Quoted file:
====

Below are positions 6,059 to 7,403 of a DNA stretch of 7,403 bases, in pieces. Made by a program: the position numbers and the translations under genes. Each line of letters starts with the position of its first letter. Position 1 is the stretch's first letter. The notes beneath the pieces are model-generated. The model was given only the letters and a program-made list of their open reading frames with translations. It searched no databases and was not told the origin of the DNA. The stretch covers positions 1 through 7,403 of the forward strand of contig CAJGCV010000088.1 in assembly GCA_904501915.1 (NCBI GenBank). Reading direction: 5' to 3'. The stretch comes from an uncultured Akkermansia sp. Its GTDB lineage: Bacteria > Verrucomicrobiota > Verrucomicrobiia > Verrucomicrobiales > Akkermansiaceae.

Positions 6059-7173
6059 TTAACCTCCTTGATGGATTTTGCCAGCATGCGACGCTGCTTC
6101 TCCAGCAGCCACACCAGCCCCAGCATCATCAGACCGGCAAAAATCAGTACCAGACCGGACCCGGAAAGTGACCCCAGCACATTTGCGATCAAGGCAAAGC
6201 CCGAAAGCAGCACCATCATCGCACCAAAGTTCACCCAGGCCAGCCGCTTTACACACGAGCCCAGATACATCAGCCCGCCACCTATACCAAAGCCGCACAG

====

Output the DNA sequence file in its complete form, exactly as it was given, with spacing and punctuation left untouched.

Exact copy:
Below are positions 6,059 to 7,403 of a DNA stretch of 7,403 bases, in pieces. Made by a program: the position numbers and the translations under genes. Each line of letters starts with the position of its first letter. Position 1 is the stretch's first letter. The notes beneath the pieces are model-generated. The model was given only the letters and a program-made list of their open reading frames with translations. It searched no databases and was not told the origin of the DNA. The stretch covers positions 1 through 7,403 of the forward strand of contig CAJGCV010000088.1 in assembly GCA_904501915.1 (NCBI GenBank). Reading direction: 5' to 3'. The stretch comes from an uncultured Akkermansia sp. Its GTDB lineage: Bacteria > Verrucomicrobiota > Verrucomicrobiia > Verrucomicrobiales > Akkermansiaceae.

Positions 6059-7173
6059 TTAACCTCCTTGATGGATTTTGCCAGCATGCGACGCTGCTTC
6101 TCCAGCAGCCACACCAGCCCCAGCATCATCAGACCGGCAAAAATCAGTACCAGACCGGACCCGGAAAGTGACCCCAGCACATTTGCGATCAAGGCAAAGC
6201 CCGAAAGCAGCACCATCATCGCACCAAAGTTCACCCAGGCCAGCCGCTTTACACACGAGCCCAGATACATCAGCCCGCCACCTATACCAAAGCCGCACAG